315. Hayyer

    A A Khalid:

    I never thought I would be taken for a xenophobic Indian. Many Indians on PTH accuse me of running down India or even of being a Pakistani. Criticizing a western academic or two doesn’t make one a xenophobe.
    Kaffir mujhe mussalman kehte hain aur mussalman mujhe kaffir, or words to that effect.

  316. Gorki

    NSA,
    I Loved your post.

  317. Tilsim

    NSA
    August 9, 2010 at 7:56 pm
    “what should matter is the cooperative behavior in achieving common goals – on scales from the neighborhood to the nation. Beliefs are irrelevant to the extent that they do not negatively affect the duties of common citizenship. ”

    That’s a very sensible way of looking at inter-state and inter-people relations.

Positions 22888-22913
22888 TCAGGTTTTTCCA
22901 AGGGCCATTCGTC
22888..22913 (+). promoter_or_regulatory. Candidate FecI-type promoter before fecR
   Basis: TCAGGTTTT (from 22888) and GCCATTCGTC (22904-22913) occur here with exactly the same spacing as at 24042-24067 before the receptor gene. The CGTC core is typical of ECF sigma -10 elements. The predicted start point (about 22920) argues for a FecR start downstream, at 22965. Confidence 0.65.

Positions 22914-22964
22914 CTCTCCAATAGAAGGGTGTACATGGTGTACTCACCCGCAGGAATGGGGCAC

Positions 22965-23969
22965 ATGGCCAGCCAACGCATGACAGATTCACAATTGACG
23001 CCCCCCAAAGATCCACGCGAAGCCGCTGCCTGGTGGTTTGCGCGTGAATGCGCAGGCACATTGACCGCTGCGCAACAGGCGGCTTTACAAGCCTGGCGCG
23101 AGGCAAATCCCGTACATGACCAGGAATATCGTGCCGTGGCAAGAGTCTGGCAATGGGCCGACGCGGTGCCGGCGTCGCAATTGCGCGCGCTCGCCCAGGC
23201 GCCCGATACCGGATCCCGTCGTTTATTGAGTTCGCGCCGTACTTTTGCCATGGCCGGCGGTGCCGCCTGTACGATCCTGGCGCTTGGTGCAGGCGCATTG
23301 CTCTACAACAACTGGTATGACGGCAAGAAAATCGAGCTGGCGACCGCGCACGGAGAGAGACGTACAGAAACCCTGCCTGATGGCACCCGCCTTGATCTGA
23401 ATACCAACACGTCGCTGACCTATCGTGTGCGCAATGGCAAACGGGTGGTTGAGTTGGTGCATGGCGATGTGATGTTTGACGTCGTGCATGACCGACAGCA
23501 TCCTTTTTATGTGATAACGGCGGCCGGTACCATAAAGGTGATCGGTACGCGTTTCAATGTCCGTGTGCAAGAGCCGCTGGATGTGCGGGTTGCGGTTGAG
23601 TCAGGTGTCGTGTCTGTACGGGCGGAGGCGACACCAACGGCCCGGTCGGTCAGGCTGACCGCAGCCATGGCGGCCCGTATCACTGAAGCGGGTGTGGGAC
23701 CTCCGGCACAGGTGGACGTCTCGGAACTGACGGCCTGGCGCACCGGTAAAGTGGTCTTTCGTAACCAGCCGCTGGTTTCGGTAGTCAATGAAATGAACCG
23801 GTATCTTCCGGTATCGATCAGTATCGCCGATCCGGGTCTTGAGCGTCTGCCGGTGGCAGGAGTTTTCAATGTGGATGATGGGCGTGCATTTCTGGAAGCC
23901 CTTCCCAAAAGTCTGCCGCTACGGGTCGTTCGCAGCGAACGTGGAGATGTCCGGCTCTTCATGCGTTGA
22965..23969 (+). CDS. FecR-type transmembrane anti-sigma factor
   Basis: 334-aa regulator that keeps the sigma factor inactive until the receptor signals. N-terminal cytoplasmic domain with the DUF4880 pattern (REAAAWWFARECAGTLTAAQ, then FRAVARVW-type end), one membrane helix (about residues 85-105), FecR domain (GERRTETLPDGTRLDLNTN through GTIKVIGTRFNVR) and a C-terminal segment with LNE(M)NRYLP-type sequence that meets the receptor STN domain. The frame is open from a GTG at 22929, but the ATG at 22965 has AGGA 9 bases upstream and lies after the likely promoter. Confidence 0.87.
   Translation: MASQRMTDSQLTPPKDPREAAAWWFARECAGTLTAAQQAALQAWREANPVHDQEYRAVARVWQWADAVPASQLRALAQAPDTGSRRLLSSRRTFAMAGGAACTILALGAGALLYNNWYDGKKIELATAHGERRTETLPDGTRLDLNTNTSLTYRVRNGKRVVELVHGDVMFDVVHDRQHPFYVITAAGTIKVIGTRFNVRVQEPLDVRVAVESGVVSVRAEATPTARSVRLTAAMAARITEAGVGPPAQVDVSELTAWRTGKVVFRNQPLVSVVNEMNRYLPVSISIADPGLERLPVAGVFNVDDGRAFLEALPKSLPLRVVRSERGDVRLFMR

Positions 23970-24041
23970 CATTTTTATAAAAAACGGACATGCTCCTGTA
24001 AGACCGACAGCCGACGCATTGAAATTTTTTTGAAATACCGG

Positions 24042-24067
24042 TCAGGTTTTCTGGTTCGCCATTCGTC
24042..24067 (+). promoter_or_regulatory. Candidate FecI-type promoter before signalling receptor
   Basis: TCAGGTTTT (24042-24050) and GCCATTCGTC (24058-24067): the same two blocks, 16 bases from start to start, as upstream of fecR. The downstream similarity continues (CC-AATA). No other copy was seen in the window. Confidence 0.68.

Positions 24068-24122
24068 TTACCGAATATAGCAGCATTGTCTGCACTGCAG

318. The heart of the matter, as far as I am concerned:

    The alien element that Islam and Christianity introduced to the Indic culture is the centrality of creed. It is on the whole, extremely destructive, and it would be best to avoid it.

    As long as I behave correctly and think correctly, what does it matter if I believe that divinity reposes in emerald green gibbons twirling across the universe on orange trapezes? Or in a jackfruit? Or nothing?

    All that remains is to bash those who use religion, not as Khalid does, to provide moral fibre to public policy (a mistake in my humble opinion, but let it pass), but to provide excuses for not behaving correctly and thinking correctly, on the grounds that their set of gibbons wants a different sort of behaviour, incorrect behaviour. Backward obscurantist village priests and mullahs alike.

  319. AZW

    AA Khalid:

    Good discussion and bravo for handling the whole discussion without stooping to the level of the motley crew of right wing Indian brigade who in their hatred for the “Arab-inspired Islamic hegemonic ideology”, fail to see the sub-sections within the Muslim and the Pakistani society; a sizeable group that wants to have nothing to do with any hegemony by anyone.